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U.S. may put payments by oil and gas companies under closer scrutiny

WASHINGTON (Reuters) - The U.S. Securities and Exchange Commission on Friday took up a new draft of a rule to require oil, gas and mining companies to disclose payments made to foreign governments, after a federal judge ordered it to speed up a process stalled in the courts for years.

A sign for the Securities and Exchange Commission (SEC) is pictured in the foyer of the Fort Worth Regional Office in Fort Worth, Texas June 28, 2012. REUTERS/Mike Stone

The rule would require the companies to publicly state how much they pay governments in taxes, royalties and other types of fees for exploration, extraction and other activities.

The commission voted 3-1 to open the new proposal up to a public comment period ending Jan. 25.

Frustrated with delays, human rights group Oxfam in 2014 sued the SEC over the rule, which was mandated by the Dodd-Frank Wall Street Reform Law passed four years earlier. In September a federal judge ordered the commission to fast-track it.

Oxfam said the rule could become an important weapon in fighting corruption in places dominated by oil and minerals. It added the SEC’s proposal generally fits with other countries’ regulations by requiring reporting at the project level and not providing categorical exemptions.

“Oxfam is committed to support a global standard of transparency,” said Ian Gary, its associate policy director working on development. “This is the only way to meet the needs of investors and allow citizens in resource rich countries to follow the money governments receive from oil and mining companies.”

Under the draft, any U.S. or foreign company that files with the SEC would have to disclose payments that furthered commercial development or that totaled at least $100,000 over the course of the fiscal year. That would include payments made by subsidiaries, as well as money sent to foreign local and regional governments or the U.S. government.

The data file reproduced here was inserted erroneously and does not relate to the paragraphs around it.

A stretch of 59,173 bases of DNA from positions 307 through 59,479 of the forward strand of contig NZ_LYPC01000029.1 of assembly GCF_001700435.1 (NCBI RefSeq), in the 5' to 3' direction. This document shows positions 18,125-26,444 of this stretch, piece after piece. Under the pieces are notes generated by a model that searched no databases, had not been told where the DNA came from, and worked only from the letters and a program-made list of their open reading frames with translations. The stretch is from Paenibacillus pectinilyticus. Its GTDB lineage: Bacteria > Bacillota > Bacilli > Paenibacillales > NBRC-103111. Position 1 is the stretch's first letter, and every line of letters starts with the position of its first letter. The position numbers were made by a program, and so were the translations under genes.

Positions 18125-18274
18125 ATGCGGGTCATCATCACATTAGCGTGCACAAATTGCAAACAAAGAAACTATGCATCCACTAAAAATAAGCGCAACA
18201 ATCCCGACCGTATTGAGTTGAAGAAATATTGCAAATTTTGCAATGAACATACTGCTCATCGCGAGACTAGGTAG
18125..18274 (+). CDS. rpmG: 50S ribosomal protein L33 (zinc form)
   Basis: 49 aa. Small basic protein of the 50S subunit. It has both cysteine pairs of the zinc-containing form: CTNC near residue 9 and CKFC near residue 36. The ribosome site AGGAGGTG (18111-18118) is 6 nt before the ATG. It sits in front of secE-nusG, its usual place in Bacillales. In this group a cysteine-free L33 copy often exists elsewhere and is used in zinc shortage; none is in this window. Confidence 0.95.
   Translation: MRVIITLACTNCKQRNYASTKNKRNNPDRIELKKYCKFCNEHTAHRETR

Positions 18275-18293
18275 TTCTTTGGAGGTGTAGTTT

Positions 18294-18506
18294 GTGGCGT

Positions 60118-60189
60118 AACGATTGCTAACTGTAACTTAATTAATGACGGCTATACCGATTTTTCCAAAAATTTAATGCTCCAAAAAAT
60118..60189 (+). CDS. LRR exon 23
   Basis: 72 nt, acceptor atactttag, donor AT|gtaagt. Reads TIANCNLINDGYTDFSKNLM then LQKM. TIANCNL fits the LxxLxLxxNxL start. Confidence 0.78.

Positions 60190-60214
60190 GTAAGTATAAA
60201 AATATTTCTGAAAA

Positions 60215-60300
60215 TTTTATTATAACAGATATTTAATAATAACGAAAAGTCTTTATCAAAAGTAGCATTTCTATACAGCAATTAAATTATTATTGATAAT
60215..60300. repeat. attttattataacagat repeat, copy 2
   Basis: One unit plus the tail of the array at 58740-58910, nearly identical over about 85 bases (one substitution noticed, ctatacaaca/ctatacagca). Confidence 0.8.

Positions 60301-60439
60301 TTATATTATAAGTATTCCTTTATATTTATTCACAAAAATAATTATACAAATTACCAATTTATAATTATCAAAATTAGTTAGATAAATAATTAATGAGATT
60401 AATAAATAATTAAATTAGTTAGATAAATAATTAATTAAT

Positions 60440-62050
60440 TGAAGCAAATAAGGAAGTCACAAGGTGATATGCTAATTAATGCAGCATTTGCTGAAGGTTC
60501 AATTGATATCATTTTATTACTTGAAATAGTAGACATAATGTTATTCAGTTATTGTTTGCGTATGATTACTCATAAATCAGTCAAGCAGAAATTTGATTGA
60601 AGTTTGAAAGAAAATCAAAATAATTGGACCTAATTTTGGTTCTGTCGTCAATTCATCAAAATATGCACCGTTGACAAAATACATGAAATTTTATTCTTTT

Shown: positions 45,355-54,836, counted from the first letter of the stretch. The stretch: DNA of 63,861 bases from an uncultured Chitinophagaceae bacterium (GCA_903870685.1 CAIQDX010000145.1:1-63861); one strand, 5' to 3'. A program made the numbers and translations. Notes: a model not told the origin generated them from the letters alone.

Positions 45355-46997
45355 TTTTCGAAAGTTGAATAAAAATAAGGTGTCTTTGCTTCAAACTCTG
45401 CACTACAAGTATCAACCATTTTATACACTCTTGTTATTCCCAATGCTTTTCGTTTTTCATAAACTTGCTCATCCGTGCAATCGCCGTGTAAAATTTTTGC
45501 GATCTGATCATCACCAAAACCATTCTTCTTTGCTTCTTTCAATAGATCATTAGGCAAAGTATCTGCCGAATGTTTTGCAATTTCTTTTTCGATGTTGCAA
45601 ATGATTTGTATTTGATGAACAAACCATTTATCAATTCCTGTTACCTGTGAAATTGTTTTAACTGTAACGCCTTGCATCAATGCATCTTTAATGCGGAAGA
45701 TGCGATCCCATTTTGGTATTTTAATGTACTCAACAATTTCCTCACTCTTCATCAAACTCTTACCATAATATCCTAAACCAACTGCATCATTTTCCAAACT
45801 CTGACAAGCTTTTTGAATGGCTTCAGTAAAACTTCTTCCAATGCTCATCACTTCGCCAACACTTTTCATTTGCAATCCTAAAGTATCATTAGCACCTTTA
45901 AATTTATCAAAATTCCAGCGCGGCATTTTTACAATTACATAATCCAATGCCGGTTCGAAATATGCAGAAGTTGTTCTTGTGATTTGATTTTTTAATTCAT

Companies in the energy industry say the rule could give foreign competitors an unfair advantage by making information on costs and spending public.

“Our industry has been working hard to increase transparency for more than a decade, but this rule could interfere with ongoing efforts by making U.S. firms less competitive against state-owned firms not covered by this rule,” said Stephen Comstock, director of tax and accounting policy for the American Petroleum Institute, the industry’s top trade group.

SEC Commissioner Kara Stein, a Democrat, said the proposal gives companies flexibility and allows them to seek exemptions.

Fellow Democratic Commissioner Luis Aguilar said it was “consistent with an emerging global consensus to combat corruption through greater transparency and accountability.”

Casting the Dodd-Frank requirement as an afterthought inspired by a political agenda, Commissioner Michael Piwowar, a Republican, said the proposal would not help investors and could set new legal precedents. He also said it would put publicly traded U.S. companies at a disadvantage.

The commission completed work on its first version in 2012, a few months after Oxfam sued it over delays. Trade groups then sued, accusing the SEC of conducting a flawed analysis of industry costs. After a federal judge tossed the rule out in 2013, the SEC pledged to draft a new version, but never did.

Additional reporting by Sarah N. Lynch; Editing by Andrea Ricci and Tom Brown

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